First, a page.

Have you ever had a wood stove before? They give a wonderful heat, but are a LOT of work. Also consider the cost of your wood source. Where I am, hardwood cut, split, and delivered is about $230 - $250 per full cord. When I look at the bigger picture, I save less than 10% when compared to the electric.....however the heat is much, much, much nicer! If I had my time back, I think I would have installed some sort of oil or electric hot water radiation system to supplement the electric BB, instead of a wood stove. (Where it is in my house, it isn't a decorative item and I've come to despise moving and stacking firewood!!)
You may also want to take a look at how the air moves around your home. With such high ceilings, a lot of heat may get trapped up there and be of no comfort value. Probably best to get an expert in on this one.
Anyhow....good luck with it all.
2007-11-07, 12:55 PM
My understanding is that you can use single wall stove pipe from the stove to within a couple of feet of the ceiling, then use the doublewall insulated stuff through the ceiling and the roof(so the roof doesn't go up in flames). The price difference is significant.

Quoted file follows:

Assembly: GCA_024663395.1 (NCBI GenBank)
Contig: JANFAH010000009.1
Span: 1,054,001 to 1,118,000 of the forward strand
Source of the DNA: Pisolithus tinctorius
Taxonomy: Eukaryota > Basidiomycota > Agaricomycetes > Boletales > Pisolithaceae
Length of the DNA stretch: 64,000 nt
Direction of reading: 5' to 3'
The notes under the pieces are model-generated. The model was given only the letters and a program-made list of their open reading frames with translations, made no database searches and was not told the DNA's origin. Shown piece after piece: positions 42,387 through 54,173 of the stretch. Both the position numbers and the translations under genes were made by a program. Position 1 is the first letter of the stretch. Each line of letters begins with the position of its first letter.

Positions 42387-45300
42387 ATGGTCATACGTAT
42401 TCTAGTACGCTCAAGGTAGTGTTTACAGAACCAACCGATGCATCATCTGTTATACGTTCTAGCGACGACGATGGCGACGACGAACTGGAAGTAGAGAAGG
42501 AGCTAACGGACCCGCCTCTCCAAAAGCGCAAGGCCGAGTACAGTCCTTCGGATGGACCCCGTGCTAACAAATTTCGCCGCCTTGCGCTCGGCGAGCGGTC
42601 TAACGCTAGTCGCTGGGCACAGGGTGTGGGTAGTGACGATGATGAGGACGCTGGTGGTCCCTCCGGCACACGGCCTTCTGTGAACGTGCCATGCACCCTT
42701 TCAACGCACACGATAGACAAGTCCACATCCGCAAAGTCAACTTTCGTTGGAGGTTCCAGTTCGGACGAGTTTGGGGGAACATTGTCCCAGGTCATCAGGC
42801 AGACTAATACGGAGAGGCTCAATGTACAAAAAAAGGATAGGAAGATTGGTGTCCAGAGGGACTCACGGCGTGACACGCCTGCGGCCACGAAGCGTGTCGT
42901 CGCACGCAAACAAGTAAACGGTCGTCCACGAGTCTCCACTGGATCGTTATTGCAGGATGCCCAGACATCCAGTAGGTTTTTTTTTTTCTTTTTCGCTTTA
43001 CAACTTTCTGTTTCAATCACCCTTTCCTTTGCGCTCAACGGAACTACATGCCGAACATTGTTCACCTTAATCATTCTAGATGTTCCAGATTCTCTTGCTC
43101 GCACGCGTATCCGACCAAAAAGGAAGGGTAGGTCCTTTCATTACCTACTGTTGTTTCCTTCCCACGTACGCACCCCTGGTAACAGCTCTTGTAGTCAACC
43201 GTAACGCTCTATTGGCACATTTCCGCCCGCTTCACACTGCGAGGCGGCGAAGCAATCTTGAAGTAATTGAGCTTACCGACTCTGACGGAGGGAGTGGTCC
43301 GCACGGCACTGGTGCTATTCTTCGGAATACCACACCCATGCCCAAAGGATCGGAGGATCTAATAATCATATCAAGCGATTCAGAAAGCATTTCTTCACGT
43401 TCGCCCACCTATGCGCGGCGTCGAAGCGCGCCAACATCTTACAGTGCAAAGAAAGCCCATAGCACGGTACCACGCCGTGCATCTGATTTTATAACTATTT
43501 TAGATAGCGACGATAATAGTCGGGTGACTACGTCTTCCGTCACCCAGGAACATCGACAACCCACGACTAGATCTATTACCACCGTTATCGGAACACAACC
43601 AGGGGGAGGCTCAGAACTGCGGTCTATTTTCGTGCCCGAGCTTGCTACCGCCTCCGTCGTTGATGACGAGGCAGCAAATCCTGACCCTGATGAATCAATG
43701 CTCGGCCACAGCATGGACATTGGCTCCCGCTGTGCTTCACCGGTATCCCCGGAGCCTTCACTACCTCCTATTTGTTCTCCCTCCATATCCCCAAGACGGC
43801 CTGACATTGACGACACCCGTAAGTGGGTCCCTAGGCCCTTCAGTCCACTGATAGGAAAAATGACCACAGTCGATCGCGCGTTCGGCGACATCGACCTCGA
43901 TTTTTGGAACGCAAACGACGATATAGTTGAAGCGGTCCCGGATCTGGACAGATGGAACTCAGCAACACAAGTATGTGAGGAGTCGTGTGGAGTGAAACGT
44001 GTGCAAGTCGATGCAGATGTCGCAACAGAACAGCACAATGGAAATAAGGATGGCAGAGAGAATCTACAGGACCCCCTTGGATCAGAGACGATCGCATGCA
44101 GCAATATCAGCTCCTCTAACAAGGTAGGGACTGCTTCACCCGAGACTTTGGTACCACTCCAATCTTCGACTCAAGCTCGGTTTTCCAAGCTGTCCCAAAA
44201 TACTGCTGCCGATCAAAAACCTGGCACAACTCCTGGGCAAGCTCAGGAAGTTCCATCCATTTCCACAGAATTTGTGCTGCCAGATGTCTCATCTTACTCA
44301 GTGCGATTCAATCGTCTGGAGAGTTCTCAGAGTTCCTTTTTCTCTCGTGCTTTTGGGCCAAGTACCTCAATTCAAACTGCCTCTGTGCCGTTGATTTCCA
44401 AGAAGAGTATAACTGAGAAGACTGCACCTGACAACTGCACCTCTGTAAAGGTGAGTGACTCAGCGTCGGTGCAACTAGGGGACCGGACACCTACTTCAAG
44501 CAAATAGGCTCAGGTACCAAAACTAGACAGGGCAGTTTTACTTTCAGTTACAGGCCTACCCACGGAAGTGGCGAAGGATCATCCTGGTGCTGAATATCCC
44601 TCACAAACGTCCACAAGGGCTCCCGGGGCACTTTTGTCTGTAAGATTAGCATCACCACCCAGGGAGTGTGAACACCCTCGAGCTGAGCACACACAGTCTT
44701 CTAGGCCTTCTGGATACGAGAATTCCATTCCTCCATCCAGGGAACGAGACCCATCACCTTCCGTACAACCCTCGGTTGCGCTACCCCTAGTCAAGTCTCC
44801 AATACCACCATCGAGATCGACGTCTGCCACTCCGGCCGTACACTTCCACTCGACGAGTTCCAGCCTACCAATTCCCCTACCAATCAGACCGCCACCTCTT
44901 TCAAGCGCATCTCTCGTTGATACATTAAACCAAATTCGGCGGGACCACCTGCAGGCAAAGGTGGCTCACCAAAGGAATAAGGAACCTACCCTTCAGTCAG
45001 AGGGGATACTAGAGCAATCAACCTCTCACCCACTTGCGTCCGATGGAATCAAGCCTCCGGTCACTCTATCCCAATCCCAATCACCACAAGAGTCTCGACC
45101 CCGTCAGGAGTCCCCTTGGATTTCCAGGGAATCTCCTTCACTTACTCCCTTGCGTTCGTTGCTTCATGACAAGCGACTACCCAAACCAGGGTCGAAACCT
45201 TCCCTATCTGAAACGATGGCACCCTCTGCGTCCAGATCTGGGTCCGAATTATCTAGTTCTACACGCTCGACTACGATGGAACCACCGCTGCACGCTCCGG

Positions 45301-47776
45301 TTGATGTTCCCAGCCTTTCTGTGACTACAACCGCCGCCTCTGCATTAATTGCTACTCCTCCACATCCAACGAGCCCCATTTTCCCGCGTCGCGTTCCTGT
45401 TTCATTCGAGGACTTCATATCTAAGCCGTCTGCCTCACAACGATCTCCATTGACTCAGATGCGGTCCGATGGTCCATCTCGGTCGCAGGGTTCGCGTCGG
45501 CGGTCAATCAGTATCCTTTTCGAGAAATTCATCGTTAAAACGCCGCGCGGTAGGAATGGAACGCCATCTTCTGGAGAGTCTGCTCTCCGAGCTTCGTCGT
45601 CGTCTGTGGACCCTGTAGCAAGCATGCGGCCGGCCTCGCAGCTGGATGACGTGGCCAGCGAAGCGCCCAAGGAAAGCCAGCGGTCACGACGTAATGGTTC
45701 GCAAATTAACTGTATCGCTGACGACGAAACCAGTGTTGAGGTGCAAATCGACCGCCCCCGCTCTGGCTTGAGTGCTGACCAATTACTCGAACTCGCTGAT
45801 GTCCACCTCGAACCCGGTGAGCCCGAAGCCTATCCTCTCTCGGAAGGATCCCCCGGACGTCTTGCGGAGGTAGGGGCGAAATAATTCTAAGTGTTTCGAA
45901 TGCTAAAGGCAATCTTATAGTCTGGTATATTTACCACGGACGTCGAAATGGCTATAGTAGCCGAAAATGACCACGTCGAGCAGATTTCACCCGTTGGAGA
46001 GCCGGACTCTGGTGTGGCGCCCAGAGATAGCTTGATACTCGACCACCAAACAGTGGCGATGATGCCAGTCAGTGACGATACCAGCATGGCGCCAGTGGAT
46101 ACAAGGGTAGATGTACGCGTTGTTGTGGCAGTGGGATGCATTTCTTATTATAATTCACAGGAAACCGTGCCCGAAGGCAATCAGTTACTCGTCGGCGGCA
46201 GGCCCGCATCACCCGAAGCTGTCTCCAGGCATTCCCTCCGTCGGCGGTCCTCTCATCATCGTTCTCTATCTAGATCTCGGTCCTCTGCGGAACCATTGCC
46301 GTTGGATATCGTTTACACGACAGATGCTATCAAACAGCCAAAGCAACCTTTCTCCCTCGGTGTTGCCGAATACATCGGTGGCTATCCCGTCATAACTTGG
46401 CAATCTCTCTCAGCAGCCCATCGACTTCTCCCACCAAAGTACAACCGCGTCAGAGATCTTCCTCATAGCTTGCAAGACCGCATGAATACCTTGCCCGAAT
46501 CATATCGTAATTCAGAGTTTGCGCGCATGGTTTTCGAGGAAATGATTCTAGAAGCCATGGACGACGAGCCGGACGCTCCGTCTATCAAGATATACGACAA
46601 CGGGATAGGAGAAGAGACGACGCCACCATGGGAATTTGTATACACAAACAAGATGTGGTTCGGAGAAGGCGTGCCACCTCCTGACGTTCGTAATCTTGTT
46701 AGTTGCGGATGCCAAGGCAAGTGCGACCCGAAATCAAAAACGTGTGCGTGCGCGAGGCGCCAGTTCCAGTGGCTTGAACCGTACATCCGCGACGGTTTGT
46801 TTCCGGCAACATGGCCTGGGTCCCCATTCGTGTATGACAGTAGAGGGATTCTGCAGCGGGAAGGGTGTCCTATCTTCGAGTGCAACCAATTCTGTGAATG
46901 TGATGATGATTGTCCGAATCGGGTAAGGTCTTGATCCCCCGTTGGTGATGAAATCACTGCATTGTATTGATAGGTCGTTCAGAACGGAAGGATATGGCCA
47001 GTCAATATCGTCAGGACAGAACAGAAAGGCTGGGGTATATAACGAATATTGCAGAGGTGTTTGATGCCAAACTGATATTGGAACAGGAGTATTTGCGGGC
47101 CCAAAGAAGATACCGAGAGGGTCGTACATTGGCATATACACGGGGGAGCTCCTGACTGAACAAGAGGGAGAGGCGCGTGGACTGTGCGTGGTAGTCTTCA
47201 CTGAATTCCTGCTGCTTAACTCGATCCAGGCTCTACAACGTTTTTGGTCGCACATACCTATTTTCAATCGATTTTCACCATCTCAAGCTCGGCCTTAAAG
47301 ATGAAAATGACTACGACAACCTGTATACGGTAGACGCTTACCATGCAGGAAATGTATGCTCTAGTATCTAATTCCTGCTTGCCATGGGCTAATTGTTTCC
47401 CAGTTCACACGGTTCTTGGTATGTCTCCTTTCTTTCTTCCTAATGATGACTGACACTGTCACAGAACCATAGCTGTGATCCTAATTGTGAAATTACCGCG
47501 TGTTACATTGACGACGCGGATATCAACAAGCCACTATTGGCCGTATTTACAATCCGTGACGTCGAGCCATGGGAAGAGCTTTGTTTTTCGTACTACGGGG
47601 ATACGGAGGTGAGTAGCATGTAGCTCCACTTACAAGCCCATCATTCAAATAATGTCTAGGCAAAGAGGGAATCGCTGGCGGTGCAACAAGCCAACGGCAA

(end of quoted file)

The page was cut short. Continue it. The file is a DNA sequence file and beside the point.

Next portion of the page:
Adding ceiling fans (if you don't have them already) will make a huge difference in the heat distribution and would negate the need for any additional fans, presuming it is an open style home.
2007-11-07, 09:54 PM
I think you are a little mixed up in stove and chimney pipe. Stove pipe is the black stuff, it is not allowed to go through a attic. Only chimney pipe (the heavy stainless steel insulated pipe) is allowed through the attic.
2007-11-08, 07:39 AM
Thank you everyone for your comments
My father heats with wood so yes I am familiar with the heat..and he has 150 acres so wood is free..other than the hard work:)
I have 2 ceiling fans in the place already so that part is covered.
Would is be better to put the pipe straight up and through the ceiling or just go up say 6-8 feet then bend it out the wall and straight up outside? Are there benefits for one or the other..heat distribution wise or fire starting wise?
2007-11-08, 12:06 PM
They say its better to keep the pipe inside as much as possible if you live in a cold enviroment. It is suppose to help slow down the cresote buildup because the pipes stay warmer.